Seed funding sprouts into an institutional class
Still, throughout the 2008-2009 dip, a completely new funding stage was in the process of establishing itself alongside the growth of cloud and mobile technologies.
Seed emerged as an institutional asset class during the Great Recession, with investment in the youngest startups no longer left to friends and family or the occasional angel.
And seed investing showed continued growth post 2008, according to Crunchbase data, reaching close to 16,000 companies which raised funding at that stage in 2014 compared to fewer than 1,000 companies eight years earlier in 2006.
The financial crisis of 2008 slowed funding for early- and late-stage ventures, but not funding at seed and not new company formation. New companies were created and funded throughout that timeframe at a growing rate despite the slowdown in funding post-seed.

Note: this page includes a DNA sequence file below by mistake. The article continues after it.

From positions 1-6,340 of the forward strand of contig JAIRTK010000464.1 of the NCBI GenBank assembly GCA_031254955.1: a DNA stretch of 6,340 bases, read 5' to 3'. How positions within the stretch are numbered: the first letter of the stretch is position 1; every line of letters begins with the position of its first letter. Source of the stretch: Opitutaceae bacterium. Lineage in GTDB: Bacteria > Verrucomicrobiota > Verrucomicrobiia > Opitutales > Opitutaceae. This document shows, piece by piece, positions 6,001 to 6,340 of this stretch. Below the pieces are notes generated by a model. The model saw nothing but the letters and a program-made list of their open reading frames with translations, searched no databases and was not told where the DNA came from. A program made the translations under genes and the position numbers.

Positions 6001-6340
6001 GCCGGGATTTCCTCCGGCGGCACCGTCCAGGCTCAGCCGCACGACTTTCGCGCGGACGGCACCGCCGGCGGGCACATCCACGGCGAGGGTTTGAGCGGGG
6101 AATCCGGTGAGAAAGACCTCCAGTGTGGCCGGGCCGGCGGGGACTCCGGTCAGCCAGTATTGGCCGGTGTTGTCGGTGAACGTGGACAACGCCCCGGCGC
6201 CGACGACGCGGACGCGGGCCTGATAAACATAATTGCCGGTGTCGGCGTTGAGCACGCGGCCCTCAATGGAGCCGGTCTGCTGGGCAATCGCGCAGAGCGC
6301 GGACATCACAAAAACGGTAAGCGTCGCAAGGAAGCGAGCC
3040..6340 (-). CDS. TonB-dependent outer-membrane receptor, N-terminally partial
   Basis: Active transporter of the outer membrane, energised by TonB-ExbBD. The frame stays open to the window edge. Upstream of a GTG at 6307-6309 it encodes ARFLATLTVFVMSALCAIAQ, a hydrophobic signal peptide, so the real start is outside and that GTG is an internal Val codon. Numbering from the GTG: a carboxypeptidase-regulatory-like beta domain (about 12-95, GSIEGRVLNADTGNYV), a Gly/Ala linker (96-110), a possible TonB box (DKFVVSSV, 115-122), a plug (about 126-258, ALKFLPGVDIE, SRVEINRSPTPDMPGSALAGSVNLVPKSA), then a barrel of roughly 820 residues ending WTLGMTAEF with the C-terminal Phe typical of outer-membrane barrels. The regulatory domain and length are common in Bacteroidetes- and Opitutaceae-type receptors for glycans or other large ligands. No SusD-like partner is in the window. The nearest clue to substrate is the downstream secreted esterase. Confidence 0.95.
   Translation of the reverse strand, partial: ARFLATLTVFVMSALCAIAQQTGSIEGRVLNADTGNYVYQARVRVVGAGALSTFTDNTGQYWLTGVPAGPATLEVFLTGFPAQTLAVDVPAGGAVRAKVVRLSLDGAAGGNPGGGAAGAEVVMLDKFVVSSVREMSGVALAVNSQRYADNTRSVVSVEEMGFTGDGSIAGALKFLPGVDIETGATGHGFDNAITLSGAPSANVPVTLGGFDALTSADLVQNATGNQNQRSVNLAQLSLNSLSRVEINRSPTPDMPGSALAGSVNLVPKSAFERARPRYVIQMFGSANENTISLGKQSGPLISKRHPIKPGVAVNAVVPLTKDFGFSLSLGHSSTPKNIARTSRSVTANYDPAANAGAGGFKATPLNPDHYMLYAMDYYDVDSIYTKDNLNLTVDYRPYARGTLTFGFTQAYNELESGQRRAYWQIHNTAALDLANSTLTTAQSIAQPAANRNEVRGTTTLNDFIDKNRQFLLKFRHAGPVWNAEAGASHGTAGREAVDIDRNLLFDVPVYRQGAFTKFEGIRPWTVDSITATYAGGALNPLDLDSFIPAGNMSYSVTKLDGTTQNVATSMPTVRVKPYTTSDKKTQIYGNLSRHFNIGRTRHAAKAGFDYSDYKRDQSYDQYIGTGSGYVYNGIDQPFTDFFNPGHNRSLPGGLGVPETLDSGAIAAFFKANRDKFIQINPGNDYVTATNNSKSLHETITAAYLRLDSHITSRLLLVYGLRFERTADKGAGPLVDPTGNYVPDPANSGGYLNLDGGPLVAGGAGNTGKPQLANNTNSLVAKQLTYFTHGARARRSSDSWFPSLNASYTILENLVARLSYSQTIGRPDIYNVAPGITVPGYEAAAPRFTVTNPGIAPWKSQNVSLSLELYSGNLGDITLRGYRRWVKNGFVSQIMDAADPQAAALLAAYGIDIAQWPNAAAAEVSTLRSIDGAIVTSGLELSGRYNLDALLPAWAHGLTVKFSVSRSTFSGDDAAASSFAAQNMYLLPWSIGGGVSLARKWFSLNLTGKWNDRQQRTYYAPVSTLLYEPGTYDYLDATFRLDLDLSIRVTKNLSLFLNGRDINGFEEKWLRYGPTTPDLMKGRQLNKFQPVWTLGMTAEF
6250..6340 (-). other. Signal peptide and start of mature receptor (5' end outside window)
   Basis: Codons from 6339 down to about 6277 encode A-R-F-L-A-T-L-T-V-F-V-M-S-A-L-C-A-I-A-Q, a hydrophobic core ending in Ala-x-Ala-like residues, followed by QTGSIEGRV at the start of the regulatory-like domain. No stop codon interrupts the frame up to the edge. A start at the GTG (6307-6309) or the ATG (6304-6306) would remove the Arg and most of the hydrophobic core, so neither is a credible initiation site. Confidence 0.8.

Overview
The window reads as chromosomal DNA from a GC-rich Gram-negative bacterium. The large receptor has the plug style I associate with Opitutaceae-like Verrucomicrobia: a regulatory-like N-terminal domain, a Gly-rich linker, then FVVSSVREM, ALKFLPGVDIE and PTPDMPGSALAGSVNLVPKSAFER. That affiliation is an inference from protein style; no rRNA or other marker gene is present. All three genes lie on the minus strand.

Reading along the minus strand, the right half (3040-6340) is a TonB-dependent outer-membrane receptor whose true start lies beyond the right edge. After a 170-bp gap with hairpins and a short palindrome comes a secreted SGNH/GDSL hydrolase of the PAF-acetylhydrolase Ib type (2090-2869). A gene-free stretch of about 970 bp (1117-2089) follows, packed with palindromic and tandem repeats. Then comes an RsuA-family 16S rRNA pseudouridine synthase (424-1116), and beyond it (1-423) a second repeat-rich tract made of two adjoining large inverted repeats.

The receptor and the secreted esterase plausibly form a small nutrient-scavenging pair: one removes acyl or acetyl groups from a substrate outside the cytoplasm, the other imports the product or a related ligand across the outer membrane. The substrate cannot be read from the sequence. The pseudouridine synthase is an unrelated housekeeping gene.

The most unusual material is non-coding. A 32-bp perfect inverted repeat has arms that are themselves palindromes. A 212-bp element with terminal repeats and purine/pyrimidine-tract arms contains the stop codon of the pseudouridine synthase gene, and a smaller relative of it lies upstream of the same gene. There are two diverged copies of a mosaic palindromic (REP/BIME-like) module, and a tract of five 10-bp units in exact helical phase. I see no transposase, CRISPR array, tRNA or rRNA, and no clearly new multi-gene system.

This turns out to be the more significant trend of the financial crisis.
What we saw during the pandemic
As we entered the pandemic in the first quarter of 2020, we saw some early signs of a slowdown, per Crunchbase data. Sequoia Capital again issued a warning, this time calling the nascent pandemic a “black swan” event.
But the expected slowdown did not materialize in later quarters in 2020, and funding by and large was within a 5 percent range at Series A and B. And Series C, in fact, went on to grow around 18 percent in 2020 versus 2019.
Then in 2021, funding was off to the races with more than 93 percent at Series A and 132 percent growth at Series C compared with 2020.
What the pandemic highlighted was a trend that had been quietly brewing throughout the last decade.
Rather than a narrative of cycles of fundings with ups and downs, we saw a paradigm shift: a complete overhaul of industry by technological innovation.
Every area of our society—from entertainment to transportation, manufacturing, commerce, health care, energy and finance—are in the process of being transformed. What that means for society and culture is being negotiated at many levels, and the process will not be even. Legacy businesses are being transformed, as are the very investors that fund technology startups.